China industry has shit to steal, so off course they're not a target...

     

    The west would hit mostly millitary and governmental installations rather than industry one; and If you think that Chinese hacker are better than the west, you are kidding yourself. China would simply not admit to any hacking unless it has too; it would be losing face to do so.

     

    The Us probably spends 10 times more on cyber warfare than any one else in the world, including China.

     

    In this case, this was aimed more at Chinese people than people outside; so do you respect the fact China likes to f*up their own people? YEah.. So, much greatness there.

  • Reply 19 of 25
    Quote:

    Originally Posted by spheric View Post

     

    Because China's internet access is incredibly slow (3.7 Mbit average) and then crippled by the Great Firewall, which pipes ALL international traffic through only THREE portals, where it is analyzed and filtered, further slowing it down. 

     

    If you're a huge developer, with hundreds of apps in the store, waiting for a multi-gigabyte download from overseas will completely halt your entire workforce for DAYS.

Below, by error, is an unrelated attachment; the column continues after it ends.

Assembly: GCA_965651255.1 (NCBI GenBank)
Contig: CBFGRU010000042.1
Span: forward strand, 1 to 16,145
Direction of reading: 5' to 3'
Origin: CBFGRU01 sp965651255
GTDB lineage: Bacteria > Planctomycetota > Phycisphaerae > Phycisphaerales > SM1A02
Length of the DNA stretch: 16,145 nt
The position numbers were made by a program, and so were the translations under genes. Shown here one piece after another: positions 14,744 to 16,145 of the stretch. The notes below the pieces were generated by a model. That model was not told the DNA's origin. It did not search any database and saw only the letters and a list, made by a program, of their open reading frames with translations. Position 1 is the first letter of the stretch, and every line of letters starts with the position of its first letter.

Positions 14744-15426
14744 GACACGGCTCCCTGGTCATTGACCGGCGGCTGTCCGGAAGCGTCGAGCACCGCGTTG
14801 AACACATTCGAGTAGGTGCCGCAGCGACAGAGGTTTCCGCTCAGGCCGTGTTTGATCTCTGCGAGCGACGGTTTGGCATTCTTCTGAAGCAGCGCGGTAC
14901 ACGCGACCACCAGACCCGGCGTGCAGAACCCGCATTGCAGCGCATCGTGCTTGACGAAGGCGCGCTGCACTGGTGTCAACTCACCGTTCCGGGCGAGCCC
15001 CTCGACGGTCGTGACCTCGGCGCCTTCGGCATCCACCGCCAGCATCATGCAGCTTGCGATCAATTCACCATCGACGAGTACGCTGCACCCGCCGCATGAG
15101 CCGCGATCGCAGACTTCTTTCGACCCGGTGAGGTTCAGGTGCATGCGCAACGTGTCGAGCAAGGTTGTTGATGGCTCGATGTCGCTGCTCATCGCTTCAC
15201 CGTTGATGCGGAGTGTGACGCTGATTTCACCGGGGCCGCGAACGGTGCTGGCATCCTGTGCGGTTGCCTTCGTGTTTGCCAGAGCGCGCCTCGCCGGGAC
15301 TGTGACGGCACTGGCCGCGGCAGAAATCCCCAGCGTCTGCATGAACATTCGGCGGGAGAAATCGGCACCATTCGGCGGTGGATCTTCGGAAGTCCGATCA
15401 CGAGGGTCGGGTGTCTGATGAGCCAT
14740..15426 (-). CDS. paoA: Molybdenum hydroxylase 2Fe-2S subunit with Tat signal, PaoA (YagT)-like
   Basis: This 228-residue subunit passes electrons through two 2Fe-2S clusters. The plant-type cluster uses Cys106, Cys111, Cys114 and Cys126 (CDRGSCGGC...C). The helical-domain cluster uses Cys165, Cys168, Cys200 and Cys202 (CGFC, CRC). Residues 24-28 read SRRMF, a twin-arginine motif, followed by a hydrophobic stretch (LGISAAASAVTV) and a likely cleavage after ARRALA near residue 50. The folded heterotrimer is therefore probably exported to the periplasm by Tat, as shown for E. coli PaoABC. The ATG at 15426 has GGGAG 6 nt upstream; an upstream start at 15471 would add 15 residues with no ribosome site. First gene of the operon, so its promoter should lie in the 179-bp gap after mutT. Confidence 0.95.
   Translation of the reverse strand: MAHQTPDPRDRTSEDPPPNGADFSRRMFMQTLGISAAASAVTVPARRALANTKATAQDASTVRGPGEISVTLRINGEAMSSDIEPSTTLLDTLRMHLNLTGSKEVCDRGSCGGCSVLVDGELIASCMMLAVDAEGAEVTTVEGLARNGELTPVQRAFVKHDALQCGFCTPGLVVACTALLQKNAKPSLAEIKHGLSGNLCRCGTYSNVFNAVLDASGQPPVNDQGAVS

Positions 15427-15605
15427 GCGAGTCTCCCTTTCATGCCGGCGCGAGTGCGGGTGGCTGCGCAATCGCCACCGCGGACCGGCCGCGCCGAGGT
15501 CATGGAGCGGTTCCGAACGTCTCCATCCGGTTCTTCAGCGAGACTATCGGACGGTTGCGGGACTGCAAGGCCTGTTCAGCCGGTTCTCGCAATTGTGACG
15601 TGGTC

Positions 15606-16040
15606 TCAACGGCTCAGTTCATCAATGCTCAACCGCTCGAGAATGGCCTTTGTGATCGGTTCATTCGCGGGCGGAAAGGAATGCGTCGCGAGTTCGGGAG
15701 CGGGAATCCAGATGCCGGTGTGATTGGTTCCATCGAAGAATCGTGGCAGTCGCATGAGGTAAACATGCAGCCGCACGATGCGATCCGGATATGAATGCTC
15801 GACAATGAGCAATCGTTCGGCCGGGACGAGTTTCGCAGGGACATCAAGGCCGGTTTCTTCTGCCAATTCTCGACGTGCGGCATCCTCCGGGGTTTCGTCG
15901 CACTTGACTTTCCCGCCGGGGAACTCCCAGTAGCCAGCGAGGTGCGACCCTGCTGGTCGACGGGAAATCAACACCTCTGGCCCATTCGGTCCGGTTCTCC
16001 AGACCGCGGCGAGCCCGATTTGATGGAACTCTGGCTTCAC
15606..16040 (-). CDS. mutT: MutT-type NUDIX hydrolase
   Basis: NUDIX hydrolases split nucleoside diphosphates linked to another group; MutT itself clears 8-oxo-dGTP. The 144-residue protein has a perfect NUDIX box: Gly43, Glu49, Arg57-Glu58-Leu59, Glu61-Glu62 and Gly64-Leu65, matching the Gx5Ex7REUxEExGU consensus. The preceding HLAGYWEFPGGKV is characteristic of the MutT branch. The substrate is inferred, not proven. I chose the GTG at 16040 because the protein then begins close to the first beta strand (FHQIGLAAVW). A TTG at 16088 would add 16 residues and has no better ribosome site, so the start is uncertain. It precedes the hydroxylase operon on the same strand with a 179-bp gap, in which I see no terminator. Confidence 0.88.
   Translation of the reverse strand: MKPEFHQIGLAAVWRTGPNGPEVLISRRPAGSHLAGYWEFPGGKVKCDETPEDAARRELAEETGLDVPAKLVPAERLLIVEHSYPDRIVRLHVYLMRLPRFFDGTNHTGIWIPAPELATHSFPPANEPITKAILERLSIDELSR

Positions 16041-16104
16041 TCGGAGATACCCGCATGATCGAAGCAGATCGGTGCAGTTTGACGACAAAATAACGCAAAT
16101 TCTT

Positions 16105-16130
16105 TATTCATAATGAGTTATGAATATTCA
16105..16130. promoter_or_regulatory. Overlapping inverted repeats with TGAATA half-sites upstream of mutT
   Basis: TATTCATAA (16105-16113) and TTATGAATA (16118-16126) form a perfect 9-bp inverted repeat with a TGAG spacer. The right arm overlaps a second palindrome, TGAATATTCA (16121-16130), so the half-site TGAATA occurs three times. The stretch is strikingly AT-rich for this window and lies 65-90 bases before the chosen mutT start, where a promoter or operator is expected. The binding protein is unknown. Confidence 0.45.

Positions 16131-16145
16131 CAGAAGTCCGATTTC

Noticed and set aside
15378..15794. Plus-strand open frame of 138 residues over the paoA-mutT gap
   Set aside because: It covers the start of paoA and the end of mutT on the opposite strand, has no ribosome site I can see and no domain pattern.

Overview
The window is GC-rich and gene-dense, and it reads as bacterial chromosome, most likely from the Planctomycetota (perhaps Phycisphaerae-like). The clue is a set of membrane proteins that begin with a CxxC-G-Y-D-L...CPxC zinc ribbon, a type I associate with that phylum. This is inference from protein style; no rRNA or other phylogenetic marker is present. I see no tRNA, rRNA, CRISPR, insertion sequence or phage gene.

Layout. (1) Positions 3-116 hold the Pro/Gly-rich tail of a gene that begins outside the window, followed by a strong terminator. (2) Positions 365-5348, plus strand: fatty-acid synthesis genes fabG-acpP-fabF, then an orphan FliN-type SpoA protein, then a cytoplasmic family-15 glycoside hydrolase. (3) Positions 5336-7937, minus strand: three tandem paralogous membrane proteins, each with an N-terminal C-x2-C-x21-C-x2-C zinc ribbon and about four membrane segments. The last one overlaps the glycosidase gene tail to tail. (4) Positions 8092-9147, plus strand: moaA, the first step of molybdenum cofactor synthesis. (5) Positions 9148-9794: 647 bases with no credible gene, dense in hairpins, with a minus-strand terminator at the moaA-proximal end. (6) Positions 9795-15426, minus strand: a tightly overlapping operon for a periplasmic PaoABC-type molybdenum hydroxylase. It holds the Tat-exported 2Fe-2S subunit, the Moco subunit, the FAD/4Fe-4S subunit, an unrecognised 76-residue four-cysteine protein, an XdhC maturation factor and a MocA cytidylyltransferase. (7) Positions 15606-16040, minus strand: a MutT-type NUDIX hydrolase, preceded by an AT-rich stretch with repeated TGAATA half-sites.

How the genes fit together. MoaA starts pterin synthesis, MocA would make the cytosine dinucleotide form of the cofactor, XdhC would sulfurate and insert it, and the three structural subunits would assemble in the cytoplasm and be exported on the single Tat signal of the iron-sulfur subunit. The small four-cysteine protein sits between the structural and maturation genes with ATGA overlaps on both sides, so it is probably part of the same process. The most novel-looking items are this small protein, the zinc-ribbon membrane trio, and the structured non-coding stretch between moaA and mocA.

So you download off a local server, instead. 

     

    Or at least, you used to, until this happened.

     

    Source: http://qz.com/506582/chinas-awful-internet-speed-has-spread-malware-to-millions-of-smartphones/


     

    Really, this huge Chinese devellopper has no speedy Internal network, something US companies had 35 years ago... And every single node of this internal network is connected at the same speed to the outside world, even the ones in Hong Kong... Seems not likely at all for a big devellopper. If that's the case they should whoever's the CIO or CTO of this crap house should retire right now because they're not worthy of the title.

  • Reply 20 of 25
    One has to wonder what the code review process is doing to miss stuff like this at such a scale so far. Somethings broken.